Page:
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Transitition to Academic Life

Studying in Australia may be very different to what you are used to at home. Here are some tips to help you make a successful transition.

Learning methods

Studying in Australia may be very different to studying in your home country. Australian students are encouraged to be independent learners — this means that students are responsible for completing the readings, undertaking research and meeting deadlines themselves. Academic services will generally be available to help you adapt to:

  • fewer contact hours and more self-directed study
  • learning independently (or with minimal assistance)
  • getting less individual attention from teachers
  • the active and vocal style of tutorial discussions.
A casual approach

Australian students may seem to have a very casual and relaxed attitude toward their lecturers and tutors. Generally speaking, students are usually on a first-name basis with academics, and titles are not usually used. Australians believe they live in a country where everyone is on the same level — even students and academics — and should be treated equally. This does not mean that students don’t have respect for academics, it just means that it is a more casual relationship than you may see in other countries. Students are encouraged to challenge their tutors and lecturers, and tutorial discussion and input often forms part of your final mark.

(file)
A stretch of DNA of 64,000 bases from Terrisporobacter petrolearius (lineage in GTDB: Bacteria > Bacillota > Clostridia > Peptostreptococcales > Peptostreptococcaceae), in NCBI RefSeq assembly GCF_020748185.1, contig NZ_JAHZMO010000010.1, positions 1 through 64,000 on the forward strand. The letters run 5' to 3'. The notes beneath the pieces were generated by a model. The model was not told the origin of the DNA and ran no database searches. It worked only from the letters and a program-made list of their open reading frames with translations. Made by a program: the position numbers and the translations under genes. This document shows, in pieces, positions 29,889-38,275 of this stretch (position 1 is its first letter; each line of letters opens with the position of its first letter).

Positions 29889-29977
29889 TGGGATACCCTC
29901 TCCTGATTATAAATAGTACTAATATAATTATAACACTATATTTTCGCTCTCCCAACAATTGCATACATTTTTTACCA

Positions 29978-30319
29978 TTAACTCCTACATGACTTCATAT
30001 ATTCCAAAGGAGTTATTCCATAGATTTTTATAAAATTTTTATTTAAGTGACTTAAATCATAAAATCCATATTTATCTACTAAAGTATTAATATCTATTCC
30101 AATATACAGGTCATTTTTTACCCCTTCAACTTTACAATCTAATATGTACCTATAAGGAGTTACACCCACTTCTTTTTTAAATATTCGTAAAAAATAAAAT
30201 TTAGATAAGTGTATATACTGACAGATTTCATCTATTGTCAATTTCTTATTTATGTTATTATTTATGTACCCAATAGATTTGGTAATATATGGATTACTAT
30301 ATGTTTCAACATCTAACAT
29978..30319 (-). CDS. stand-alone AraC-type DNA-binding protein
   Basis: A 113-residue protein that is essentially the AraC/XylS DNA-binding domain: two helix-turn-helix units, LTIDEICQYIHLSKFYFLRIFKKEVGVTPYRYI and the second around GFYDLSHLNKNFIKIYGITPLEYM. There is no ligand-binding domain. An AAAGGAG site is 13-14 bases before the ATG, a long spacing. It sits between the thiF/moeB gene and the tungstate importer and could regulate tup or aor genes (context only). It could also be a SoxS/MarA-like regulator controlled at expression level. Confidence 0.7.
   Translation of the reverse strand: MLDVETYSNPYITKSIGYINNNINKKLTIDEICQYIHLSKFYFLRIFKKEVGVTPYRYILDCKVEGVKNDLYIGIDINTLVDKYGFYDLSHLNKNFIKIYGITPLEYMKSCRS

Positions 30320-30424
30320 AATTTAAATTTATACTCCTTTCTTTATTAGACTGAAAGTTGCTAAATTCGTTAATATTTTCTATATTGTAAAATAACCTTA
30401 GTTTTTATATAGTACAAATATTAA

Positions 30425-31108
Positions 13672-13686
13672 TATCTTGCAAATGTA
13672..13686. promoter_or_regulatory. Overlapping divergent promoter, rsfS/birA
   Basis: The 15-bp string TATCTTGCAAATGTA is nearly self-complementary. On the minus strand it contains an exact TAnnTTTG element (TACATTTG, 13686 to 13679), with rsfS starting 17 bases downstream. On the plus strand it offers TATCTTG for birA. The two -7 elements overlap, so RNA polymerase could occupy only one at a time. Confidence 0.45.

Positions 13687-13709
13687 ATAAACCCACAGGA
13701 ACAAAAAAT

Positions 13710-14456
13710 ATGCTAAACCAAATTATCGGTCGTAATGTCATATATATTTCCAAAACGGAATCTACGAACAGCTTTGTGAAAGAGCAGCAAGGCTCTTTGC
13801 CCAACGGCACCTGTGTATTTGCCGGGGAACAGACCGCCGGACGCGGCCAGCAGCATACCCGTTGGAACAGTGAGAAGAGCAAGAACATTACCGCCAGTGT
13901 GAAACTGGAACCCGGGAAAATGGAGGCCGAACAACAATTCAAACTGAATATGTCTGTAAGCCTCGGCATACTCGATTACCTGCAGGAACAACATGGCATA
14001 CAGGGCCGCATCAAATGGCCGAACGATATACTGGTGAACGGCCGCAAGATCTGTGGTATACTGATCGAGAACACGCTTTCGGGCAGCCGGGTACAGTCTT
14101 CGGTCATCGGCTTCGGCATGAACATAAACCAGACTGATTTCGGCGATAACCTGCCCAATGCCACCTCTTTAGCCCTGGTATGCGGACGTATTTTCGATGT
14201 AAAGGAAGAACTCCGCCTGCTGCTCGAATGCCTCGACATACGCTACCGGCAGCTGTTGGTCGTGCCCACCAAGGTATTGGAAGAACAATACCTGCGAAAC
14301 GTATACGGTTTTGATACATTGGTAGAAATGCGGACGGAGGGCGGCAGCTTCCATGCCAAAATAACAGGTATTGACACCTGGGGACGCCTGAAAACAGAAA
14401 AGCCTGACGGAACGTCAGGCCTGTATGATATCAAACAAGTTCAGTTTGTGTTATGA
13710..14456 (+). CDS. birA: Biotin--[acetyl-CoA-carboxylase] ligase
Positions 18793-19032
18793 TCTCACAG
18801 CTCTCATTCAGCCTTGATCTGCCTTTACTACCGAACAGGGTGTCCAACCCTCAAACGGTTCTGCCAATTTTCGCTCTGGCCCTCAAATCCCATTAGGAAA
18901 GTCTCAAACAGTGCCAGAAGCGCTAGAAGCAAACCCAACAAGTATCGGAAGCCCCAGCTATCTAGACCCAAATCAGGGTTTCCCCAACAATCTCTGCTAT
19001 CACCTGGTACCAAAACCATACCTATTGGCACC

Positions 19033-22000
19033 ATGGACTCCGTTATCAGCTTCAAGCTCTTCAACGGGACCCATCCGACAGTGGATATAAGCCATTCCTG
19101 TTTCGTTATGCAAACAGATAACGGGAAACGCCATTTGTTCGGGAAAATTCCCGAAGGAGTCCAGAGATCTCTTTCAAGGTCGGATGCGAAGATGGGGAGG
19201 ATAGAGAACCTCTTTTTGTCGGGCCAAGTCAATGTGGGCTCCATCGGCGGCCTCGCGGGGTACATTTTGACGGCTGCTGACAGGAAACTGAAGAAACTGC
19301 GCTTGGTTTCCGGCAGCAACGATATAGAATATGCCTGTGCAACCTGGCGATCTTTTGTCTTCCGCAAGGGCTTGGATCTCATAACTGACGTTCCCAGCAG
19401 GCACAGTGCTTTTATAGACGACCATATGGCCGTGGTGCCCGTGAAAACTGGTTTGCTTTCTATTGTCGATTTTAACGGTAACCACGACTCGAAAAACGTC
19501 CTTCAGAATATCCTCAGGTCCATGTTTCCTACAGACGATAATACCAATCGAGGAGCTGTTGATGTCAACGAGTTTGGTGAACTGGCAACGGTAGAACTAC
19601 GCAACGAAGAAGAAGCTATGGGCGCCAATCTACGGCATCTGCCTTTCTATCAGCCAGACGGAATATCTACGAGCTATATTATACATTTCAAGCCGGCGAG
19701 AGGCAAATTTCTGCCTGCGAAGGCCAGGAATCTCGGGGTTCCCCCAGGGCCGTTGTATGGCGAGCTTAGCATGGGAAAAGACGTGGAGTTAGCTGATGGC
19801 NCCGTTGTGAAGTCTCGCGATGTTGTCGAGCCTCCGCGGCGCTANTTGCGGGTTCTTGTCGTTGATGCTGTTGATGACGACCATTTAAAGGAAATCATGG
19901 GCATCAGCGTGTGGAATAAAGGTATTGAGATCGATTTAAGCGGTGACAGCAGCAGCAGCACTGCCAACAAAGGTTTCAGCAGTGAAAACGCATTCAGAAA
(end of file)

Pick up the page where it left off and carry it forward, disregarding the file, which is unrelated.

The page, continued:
The Australian accent (‘strine) Services offered by universities

If you are having trouble making the transition, there are plenty of ways you can seek help. Most education providers have an international student office, where counsellors can direct you toward learning skills help. Many institutions run classes and seminars on conversational English, essay writing, note-taking and exam preparation. Don’t be afraid to ask for help — it is normal to fee a little bewildered at first.


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